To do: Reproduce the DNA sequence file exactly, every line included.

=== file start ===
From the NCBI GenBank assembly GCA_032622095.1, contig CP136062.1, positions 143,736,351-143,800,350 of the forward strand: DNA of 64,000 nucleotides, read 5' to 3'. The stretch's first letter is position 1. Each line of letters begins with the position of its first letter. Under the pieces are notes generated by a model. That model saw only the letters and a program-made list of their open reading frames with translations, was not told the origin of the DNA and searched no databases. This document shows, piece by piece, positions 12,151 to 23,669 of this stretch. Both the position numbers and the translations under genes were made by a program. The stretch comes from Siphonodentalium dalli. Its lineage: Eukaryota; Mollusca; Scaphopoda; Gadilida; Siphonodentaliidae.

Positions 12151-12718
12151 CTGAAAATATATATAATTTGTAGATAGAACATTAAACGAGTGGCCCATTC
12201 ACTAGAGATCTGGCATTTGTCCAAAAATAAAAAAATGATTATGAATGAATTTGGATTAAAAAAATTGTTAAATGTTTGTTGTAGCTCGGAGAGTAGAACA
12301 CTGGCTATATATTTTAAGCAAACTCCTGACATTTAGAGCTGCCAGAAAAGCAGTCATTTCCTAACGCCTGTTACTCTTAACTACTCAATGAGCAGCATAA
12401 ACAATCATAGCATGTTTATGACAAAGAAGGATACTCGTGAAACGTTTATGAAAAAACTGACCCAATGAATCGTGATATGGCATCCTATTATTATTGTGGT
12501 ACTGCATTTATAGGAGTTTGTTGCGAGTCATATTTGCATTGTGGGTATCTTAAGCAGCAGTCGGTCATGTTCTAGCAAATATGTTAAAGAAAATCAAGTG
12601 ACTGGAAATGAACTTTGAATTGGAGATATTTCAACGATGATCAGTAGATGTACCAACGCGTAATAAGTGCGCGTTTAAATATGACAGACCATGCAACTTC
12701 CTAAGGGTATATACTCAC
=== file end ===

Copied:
From the NCBI GenBank assembly GCA_032622095.1, contig CP136062.1, positions 143,736,351-143,800,350 of the forward strand: DNA of 64,000 nucleotides, read 5' to 3'. The stretch's first letter is position 1. Each line of letters begins with the position of its first letter. Under the pieces are notes generated by a model. That model saw only the letters and a program-made list of their open reading frames with translations, was not told the origin of the DNA and searched no databases. This document shows, piece by piece, positions 12,151 to 23,669 of this stretch. Both the position numbers and the translations under genes were made by a program. The stretch comes from Siphonodentalium dalli. Its lineage: Eukaryota; Mollusca; Scaphopoda; Gadilida; Siphonodentaliidae.

Positions 12151-12718
12151 CTGAAAATATATATAATTTGTAGATAGAACATTAAACGAGTGGCCCATTC
12201 ACTAGAGATCTGGCATTTGTCCAAAAATAAAAAAATGATTATGAATGAATTTGGATTAAAAAAATTGTTAAATGTTTGTTGTAGCTCGGAGAGTAGAACA
12301 CTGGCTATATATTTTAAGCAAACTCCTGACATTTAGAGCTGCCAGAAAAGCAGTCATTTCCTAACGCCTGTTACTCTTAACTACTCAATGAGCAGCATAA
12401 ACAATCATAGCATGTTTATGACAAAGAAGGATACTCGTGAAACGTTTATGAAAAAACTGACCCAATGAATCGTGATATGGCATCCTATTATTATTGTGGT
12501 ACTGCATTTATAGGAGTTTGTTGCGAGTCATATTTGCATTGTGGGTATCTTAAGCAGCAGTCGGTCATGTTCTAGCAAATATGTTAAAGAAAATCAAGTG
12601 ACTGGAAATGAACTTTGAATTGGAGATATTTCAACGATGATCAGTAGATGTACCAACGCGTAATAAGTGCGCGTTTAAATATGACAGACCATGCAACTTC
12701 CTAAGGGTATATACTCAC